Second-class status and a fear of a Fifth Column
'The High Court of Justice is the sole authority in Israel that still maintains rational dialogue with the Arab minority,' says attorney Hassan Jabarin, the director of Adalah, the Legal Center for Arab Minority Rights in Israel.
"The High Court of Justice is the sole authority in Israel that still maintains rational dialogue with the Arab minority," says attorney Hassan Jabarin, the director of Adalah, the Legal Center for Arab Minority Rights in Israel.
Jabarin is referring to the court's glimmer of recognition of the rights of Israel's Arab minority that is reflected in the reinforcing of the collective rights intended to preserve its identity and character and religious and cultural differences. Adalah attributes this accomplishment, which has evolved over the last decade, to "the Barak court."
"Before then," says Jabarin, "the High Court of Justice did not accept a single petition that asked for equality for the Arab minority. It did not relate seriously to the issue of equality for the Arab minority as a judicial issue requiring court measures. If you argued discrimination, they would throw you out. Adalah's contribution, as a human rights organization, was to convince the court that the rights of a national minority are human rights. In so doing, we attained certain accomplishments. In addition, during the Barak era, two Arabs have served as acting judges on the Supreme Court and one of them Salim Jubran, was selected for a regular term."
The generous attitude toward Arab minority rights can be attributed to other factors besides "the Barak court": the spirit of the liberal Basic Laws and the strengthening of the values of equality and freedom of expression they promoted; the spirit of appeasement resulting from the Oslo Accords; and a no less important factor - the reinforcing of the organizational and legal power of the Arabs to translate all of the above factors into well-formulated petitions.
Some of the collective rights of Arabs in Israel are the result of legislation and policy: the Arabic language is an official state language, the education system is separate, Arabs are given a collective exemption from compulsory military service and the Arab population has the right to separate judgment for personal status cases.
The rush to court to expand and deepen the rights was intended to achieve equality in budgets (for example, for Muslim cemeteries) and affirmative action. Following a Supreme Court ruling, the Arabs received formal recognition of their right to adequate representation in the civil service, in the directorates of government companies and agencies.
The Civil Service Law was amended and Arabs joined women and the disabled on the list of those eligible for and entitled to affirmative action. A really revolutionary ruling in the matter of Adel Kadan, who sought to live in the community of Katzir, prohibited the state from discriminating against Arab citizens in the distribution of lands. On the other hand, when a decision was made to build special settlements for the Bedouin population, the Israel Lands Administration rejected a petition from a Jew seeking to move to Rahat and the High Court of Justice approved this, among other reasons, because the affirmative action that enables the construction of such settlements is a meant to be a matter of equality and not a violation of that.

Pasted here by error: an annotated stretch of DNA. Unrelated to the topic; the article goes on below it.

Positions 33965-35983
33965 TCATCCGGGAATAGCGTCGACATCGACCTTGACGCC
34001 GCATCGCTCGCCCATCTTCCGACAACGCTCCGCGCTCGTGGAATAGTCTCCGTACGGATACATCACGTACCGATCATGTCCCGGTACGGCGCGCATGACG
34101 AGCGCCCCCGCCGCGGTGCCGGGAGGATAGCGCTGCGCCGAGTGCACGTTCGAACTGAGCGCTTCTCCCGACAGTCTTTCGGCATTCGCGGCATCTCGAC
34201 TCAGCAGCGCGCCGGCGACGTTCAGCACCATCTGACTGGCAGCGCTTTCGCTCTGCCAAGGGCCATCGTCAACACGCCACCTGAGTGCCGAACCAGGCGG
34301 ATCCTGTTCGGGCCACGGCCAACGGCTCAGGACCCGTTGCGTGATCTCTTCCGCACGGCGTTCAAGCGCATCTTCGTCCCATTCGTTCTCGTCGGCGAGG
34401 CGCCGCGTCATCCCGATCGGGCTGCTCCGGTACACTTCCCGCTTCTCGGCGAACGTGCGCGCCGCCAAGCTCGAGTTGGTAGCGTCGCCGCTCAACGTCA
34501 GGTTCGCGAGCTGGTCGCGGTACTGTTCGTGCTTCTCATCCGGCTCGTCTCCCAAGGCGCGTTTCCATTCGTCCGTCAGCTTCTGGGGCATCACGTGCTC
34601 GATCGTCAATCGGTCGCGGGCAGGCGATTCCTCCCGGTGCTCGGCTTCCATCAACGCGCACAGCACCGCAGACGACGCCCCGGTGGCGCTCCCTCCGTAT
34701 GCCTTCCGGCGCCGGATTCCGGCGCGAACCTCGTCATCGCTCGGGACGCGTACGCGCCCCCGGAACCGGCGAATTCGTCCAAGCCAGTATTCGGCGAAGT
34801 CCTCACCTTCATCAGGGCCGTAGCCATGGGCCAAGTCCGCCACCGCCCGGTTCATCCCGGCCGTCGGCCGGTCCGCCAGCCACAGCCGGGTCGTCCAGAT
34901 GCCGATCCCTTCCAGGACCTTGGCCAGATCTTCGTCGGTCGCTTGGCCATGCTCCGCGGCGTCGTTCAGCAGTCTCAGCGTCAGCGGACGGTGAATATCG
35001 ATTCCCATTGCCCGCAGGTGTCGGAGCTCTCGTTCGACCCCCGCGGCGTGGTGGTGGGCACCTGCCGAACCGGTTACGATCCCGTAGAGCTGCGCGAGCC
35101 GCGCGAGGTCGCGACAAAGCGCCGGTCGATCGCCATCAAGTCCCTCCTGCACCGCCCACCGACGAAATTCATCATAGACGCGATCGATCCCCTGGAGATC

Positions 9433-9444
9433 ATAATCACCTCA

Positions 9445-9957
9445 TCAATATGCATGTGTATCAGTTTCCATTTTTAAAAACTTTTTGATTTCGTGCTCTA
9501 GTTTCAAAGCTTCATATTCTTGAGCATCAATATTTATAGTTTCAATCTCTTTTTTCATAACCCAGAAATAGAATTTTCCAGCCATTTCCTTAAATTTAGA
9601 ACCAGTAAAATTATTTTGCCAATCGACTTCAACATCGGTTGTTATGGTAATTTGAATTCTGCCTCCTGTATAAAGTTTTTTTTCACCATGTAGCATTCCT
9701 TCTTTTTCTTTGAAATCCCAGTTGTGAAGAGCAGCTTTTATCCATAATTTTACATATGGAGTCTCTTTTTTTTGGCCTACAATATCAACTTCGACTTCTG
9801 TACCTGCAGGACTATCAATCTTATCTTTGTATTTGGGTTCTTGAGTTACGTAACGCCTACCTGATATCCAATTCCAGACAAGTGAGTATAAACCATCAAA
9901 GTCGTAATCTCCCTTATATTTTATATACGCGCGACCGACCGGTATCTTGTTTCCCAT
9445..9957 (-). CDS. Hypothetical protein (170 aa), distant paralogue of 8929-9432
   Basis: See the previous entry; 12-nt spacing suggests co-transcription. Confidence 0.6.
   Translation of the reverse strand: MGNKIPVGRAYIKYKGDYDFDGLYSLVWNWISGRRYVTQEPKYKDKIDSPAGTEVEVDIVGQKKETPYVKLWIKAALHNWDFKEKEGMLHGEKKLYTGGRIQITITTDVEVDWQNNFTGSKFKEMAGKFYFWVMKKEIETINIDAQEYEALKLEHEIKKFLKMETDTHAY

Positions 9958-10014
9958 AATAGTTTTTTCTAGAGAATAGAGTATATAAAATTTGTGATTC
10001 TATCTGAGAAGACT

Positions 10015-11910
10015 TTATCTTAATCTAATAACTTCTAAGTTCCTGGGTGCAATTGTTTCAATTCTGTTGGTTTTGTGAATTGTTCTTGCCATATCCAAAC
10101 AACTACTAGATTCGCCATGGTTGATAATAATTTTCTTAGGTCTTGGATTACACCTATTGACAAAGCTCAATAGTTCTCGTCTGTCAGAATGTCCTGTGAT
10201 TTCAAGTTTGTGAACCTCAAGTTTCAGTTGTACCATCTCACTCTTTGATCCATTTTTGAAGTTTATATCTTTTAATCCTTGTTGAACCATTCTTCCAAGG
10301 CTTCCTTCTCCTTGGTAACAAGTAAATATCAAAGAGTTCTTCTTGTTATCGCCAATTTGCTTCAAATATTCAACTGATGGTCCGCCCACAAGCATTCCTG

Fear of a slippery slope
However, one cannot see the court as the one and only front. Dr. Ilan Saban, of the University of Haifa law department, analyses the ruling that in July 2002 expanded the right to a language when in it required the Tel Aviv Municipality and the Public Works Department to also add the Arabic language to signs in areas where there is no Arab population. Behind the legal explanations, Saban argues, the national and ideological conflict was exposed: "broadening the collective rights of the Arab-Palestinian minority in the area of language was perceived in the State Attorney's Office as `a slippery slope," which might lead to the transformation of Israel into a binational state.
But both Saban and Jabarin feel that the court is limited as to the length of the helping hand it can extend to the Arab minority. "The court cannot institute change," says Saban, "only offering `a bridging vision,' promote the side of democracy a little in the Judaism-equality balance, but without making any decisions that will present a real threat to the Jewish-Zionist paradigm. This, because the judges themselves are Jewish Zionists and because of the fragility of the Supreme Court and the weakness of the defenses protecting it in the political culture, in the basic judgment law and in the structure of the regime."
The Arab minority in Israel is not a normal minority fighting for its rights against the majority. In Israel, this minority lives in a doublly impossible reality: the country of its citizenship (Israel) is engaged in a bloody conflict with its people (the Palestinians); moreover, the state's definition as a "Jewish" one has ramifications for the ongoing deprivation of the Arabs and even for their classification as "second class" citizens. And indeed, the October 2000 riots in the Arab sector that were investigated by the Or Commission, reflected a reaction to these two situations. The riots were not limited only to a civil protest against the social gap and the discrimination, but were primarily a national expression of identification with the intifada in the territories, bordering on civil revolt.